President signs Bill on banks into law
PRESIDENT MARY McAleese has signed the controversial Credit Institutions (Stabilisation) Bill into law after consulting the Council of State about its constitutionality.
The President met the council at Áras an Uachtaráin yesterday to discuss the controversial legislation which gives the Minister for Finance sweeping powers on the banks.
After the three-hour meeting, a short statement was issued. It read: “President McAleese has signed the Credit Institutions (Stabilisation) Bill 2010 this evening pursuant to the Constitution and it has accordingly become law.”
The decision of the President was hers alone as she is not bound to follow the advice offered by the Council of State. It will come as a relief to the Government, which hopes to take decisions on the future of Allied Irish Banks as quickly as possible on the basis of the Bill.
The Cabinet discussed the issue at its meeting yesterday. At issue was whether they would need to reconvene the Dáil tomorrow to pass emergency legislation on the banks if the President had decided to refer the Bill to the Supreme Court.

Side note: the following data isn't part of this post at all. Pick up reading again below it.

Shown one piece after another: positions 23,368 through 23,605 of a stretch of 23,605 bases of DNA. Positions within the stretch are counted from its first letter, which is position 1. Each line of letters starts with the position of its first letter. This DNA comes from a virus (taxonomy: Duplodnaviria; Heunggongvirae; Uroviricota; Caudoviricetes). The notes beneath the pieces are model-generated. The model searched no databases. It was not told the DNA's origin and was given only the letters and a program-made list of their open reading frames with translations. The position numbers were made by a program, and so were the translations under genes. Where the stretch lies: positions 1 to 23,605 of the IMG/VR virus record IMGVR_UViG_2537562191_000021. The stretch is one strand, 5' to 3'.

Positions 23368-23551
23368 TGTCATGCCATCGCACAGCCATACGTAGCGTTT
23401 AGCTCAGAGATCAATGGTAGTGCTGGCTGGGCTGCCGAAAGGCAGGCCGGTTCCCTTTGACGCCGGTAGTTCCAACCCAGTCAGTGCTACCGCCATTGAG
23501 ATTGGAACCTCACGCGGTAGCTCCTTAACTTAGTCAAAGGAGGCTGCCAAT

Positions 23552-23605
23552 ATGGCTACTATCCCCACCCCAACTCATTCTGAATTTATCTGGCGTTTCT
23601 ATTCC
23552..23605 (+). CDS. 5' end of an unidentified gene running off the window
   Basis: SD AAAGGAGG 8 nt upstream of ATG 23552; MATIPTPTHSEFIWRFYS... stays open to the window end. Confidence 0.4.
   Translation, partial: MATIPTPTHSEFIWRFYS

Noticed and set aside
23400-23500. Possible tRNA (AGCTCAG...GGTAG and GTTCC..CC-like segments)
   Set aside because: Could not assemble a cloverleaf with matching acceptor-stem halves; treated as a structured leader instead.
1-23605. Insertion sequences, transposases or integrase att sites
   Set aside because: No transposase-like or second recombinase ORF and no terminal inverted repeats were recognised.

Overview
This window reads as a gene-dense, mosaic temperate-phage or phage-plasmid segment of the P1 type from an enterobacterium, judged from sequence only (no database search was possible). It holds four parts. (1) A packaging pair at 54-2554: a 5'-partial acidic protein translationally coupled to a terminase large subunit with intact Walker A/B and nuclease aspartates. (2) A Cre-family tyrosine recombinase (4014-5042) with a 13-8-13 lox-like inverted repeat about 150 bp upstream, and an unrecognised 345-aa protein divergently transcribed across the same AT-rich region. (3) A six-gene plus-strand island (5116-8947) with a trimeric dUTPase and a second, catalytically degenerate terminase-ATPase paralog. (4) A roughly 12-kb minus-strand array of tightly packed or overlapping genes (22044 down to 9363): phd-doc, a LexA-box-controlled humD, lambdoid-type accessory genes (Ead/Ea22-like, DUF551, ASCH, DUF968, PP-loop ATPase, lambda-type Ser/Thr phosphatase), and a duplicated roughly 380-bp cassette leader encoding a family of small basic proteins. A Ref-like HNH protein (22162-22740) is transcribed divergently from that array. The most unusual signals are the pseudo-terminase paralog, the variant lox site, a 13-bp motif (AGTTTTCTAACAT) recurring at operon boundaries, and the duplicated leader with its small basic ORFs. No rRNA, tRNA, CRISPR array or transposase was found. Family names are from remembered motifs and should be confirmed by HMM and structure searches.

The Credit Institutions (Stabilisation) Bill was rushed through the Dáil in four hours last week.
The Council of State is made up of 22 members, including the Taoiseach, the Tánaiste, the Ceann Comhairle, the Cathaoirleach of the Seanad, the Attorney General, the Chief Justice and the president of the High Court.
Former president Mary Robinson, five former taoisigh and two former chief justices are among the members of the council, along with seven people appointed by the President.
The decision of the President means the Bill is now law but its constitutionality can be challenged by an affected party at a future date. If it had been referred to the Supreme Court and if it had deemed that it was in accordance with the Constitution, it could not have been challenged again on constitutional grounds.
In advance of the President’s decision yesterday, she was encouraged by the Opposition parties to refer the Bill to the Supreme Court.
Fine Gael finance spokesman Michael Noonan said yesterday that he would like to see the legislation tested by the Supreme Court so that it could be proofed against some further nasty surprise for the taxpayer on the banks.